Indicator variegatus (Scaly-throated honeyguide) 

Gevlekte heuningwyser [Afrikaans]; Intakobusi (generic term for honeyguide) [Xhosa]; iNhlava (also applied to Lesser honeyguide) [Zulu]; Hlalala, Nhlampfu [Tsonga]; Schubkeel-honingspeurder [Dutch]; Indicateur variť [French]; Gefleckter honiganzeiger [German]; Indicador-de-peito-escamoso [Portuguese]

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Indicator variegatus (Scaly-throated honeyguide)  Indicator variegatus (Scaly-throated honeyguide) 

Scaly-throated honeyguide, Arabuko-Sokoke forest, Kenya. [photo Steve Garvie ©]

Scaly-throated honeyguide, Kruger National Park, South Africa. [photo Francois Dreyer ©]

Distribution and habitat

Occurs across sub-Saharan Africa; in southern Africa it is fairly common but localised in central and southern Mozambique, eastern Zimbabwe, Swaziland and eastern and southern South Africa. It generally prefers coastal, montane and riparian forest, dense miombo (Brachystegia) woodland and valley bushveld; it is most common in mosaics of forest and woodland.

Distribution of Scaly-throated honeyguide in southern Africa, based on statistical smoothing of the records from first SA Bird Atlas Project (© Animal Demography unit, University of Cape Town; smoothing by Birgit Erni and Francesca Little). Colours range from dark blue (most common) through to yellow (least common). See here for the latest distribution from the SABAP2.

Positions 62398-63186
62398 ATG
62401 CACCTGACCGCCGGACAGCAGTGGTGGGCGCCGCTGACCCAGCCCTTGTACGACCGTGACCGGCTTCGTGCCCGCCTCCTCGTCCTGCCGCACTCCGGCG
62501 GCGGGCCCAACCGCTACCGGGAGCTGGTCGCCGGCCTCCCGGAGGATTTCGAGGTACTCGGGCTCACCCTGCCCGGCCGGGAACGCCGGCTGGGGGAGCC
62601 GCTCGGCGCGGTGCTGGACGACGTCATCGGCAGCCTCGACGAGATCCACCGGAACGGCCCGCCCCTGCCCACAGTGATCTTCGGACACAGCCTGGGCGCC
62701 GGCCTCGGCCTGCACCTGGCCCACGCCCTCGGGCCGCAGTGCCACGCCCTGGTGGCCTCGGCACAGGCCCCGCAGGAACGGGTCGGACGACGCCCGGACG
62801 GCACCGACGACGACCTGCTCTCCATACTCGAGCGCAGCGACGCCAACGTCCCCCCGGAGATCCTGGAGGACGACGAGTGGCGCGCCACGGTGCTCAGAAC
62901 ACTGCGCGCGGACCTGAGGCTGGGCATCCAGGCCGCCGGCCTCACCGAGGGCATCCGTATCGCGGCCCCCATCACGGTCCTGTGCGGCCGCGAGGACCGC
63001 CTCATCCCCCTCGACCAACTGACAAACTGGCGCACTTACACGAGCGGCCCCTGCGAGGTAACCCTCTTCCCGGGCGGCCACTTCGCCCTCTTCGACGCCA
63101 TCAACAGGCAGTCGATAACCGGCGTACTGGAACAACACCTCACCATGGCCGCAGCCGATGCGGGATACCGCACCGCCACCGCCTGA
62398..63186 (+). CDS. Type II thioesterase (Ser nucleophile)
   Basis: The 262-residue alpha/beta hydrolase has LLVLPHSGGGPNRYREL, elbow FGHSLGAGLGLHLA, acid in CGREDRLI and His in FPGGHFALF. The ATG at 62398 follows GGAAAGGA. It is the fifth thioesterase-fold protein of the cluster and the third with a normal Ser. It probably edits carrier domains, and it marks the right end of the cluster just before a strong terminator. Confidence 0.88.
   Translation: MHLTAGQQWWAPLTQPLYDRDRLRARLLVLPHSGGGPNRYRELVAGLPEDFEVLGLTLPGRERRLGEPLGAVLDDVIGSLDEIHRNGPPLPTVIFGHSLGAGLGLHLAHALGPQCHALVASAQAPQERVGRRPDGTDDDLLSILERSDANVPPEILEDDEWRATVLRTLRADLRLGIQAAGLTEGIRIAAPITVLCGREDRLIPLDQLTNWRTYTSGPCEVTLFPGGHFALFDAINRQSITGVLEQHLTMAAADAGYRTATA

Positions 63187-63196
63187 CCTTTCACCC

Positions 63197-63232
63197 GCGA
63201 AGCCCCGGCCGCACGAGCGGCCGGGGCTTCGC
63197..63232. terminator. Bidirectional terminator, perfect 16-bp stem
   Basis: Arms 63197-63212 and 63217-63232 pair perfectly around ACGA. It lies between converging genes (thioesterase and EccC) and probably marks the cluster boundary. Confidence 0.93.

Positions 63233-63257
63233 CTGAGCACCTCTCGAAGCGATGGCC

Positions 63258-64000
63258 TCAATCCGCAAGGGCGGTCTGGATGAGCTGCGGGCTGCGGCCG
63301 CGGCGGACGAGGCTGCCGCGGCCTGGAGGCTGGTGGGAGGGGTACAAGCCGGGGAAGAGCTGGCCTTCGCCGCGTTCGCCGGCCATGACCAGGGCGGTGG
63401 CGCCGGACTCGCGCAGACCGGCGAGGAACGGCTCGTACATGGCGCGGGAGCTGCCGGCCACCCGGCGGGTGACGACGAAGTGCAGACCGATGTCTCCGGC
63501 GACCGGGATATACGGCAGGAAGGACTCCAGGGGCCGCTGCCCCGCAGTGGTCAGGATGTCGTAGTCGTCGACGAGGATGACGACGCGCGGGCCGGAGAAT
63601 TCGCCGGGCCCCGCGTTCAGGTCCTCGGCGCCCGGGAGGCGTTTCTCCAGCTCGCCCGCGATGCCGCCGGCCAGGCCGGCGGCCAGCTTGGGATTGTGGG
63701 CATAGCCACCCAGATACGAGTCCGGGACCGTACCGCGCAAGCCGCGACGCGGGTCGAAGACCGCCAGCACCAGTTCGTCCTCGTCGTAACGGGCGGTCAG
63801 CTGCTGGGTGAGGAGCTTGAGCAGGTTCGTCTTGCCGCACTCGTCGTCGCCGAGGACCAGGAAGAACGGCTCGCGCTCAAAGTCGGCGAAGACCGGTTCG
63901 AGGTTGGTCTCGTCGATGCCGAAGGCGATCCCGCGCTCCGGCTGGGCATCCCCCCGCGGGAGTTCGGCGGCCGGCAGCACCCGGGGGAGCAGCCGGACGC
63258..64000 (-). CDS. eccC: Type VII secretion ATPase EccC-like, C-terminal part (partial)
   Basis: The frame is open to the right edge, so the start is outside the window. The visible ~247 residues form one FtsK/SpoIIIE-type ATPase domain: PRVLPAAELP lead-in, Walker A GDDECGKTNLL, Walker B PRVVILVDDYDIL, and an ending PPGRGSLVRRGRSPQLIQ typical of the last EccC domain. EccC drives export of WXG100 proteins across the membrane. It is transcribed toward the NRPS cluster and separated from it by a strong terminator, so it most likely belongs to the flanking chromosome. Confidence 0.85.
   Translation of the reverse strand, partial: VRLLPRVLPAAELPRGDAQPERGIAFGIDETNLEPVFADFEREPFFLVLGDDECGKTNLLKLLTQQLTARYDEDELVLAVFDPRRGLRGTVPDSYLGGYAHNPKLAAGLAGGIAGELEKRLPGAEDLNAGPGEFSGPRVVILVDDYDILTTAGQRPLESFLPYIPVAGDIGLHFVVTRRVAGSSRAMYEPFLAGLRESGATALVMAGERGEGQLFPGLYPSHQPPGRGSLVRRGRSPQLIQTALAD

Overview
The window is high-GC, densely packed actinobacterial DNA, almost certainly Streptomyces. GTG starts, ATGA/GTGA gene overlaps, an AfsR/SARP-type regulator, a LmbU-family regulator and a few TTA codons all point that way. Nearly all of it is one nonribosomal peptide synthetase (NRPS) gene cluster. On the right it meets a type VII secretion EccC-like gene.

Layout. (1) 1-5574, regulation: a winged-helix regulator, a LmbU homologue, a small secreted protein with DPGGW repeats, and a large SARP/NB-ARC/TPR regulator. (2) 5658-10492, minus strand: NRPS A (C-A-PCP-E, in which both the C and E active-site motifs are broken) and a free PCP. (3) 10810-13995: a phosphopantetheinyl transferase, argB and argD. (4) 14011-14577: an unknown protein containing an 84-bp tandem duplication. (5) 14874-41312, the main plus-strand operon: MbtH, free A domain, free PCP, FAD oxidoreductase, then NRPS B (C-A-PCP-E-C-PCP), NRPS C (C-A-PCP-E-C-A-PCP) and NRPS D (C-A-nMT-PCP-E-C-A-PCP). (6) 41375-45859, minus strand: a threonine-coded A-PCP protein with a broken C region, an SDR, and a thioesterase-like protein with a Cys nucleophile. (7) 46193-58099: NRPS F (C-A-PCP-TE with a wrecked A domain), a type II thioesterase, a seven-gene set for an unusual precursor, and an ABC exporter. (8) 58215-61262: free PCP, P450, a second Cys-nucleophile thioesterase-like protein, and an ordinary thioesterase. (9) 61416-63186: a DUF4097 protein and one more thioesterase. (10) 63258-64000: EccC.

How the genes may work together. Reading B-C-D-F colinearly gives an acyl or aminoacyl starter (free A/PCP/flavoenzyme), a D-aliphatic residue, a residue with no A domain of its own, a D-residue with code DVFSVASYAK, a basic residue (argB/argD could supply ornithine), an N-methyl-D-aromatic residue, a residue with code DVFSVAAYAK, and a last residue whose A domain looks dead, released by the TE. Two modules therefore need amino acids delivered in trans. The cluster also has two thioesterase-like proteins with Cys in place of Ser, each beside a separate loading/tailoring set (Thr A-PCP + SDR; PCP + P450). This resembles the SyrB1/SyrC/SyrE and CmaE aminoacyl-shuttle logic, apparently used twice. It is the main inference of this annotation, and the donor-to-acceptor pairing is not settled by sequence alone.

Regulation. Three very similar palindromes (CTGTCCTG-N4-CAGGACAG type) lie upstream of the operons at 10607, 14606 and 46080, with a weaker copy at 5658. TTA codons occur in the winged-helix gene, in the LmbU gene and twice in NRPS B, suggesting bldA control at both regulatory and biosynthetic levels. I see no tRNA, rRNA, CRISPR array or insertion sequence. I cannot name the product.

Movements and migrations

Resident and sedentary.

Food 

Mainly eats beeswax, honeybees (Apis mellifera) and other insects, doing most of its foraging by hawking prey from a perch or by seeking out beehives. The following food items have been recorded in its diet:

Breeding

  • Territorial, polygynous and brood parasitic (laying its eggs in other birds' nests), as each male copulates with multiple females within his calling territory.
  • The following birds have been recorded as host of the Scaly-throated honeyguide:
  • Egg-laying season is from September-January, peaking from September-December.
  • It lays a single egg per host nest, which is probably incubated for about 18 days.
  • The chicks are thought to kill the chicks of the host, leaving the nest after about 27-35 days and soon becoming fully independent.

Threats

Not-threatened, although destruction and transformation of woodland-forest mosaics is cause for concern.

References

  • Hockey PAR, Dean WRJ and Ryan PG 2005. Roberts - Birds of southern Africa, VIIth ed. The Trustees of the John Voelcker Bird Book Fund, Cape Town. 

 

 

 

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